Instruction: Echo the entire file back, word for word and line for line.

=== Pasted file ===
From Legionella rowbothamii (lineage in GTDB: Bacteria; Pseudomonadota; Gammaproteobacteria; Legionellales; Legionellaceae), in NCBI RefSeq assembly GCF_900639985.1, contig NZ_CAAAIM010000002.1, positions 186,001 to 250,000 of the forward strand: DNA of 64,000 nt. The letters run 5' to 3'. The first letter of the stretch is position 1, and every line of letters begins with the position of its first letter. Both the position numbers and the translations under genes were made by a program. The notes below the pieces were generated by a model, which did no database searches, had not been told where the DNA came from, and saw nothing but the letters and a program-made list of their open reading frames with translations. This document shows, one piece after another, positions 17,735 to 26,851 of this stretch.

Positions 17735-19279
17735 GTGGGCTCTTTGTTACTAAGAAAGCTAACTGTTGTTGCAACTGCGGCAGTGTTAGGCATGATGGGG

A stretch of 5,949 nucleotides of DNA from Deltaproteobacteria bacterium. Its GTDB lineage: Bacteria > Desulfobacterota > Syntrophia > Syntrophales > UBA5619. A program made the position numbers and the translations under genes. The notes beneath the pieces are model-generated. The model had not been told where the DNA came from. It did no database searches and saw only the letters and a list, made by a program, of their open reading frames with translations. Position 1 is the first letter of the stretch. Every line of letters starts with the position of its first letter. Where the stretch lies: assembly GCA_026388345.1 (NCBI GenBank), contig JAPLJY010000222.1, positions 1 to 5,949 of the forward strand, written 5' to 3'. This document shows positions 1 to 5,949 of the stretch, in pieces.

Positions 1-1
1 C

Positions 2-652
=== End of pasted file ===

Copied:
From Legionella rowbothamii (lineage in GTDB: Bacteria; Pseudomonadota; Gammaproteobacteria; Legionellales; Legionellaceae), in NCBI RefSeq assembly GCF_900639985.1, contig NZ_CAAAIM010000002.1, positions 186,001 to 250,000 of the forward strand: DNA of 64,000 nt. The letters run 5' to 3'. The first letter of the stretch is position 1, and every line of letters begins with the position of its first letter. Both the position numbers and the translations under genes were made by a program. The notes below the pieces were generated by a model, which did no database searches, had not been told where the DNA came from, and saw nothing but the letters and a program-made list of their open reading frames with translations. This document shows, one piece after another, positions 17,735 to 26,851 of this stretch.

Positions 17735-19279
17735 GTGGGCTCTTTGTTACTAAGAAAGCTAACTGTTGTTGCAACTGCGGCAGTGTTAGGCATGATGGGG

A stretch of 5,949 nucleotides of DNA from Deltaproteobacteria bacterium. Its GTDB lineage: Bacteria > Desulfobacterota > Syntrophia > Syntrophales > UBA5619. A program made the position numbers and the translations under genes. The notes beneath the pieces are model-generated. The model had not been told where the DNA came from. It did no database searches and saw only the letters and a list, made by a program, of their open reading frames with translations. Position 1 is the first letter of the stretch. Every line of letters starts with the position of its first letter. Where the stretch lies: assembly GCA_026388345.1 (NCBI GenBank), contig JAPLJY010000222.1, positions 1 to 5,949 of the forward strand, written 5' to 3'. This document shows positions 1 to 5,949 of the stretch, in pieces.

Positions 1-1
1 C

Positions 2-652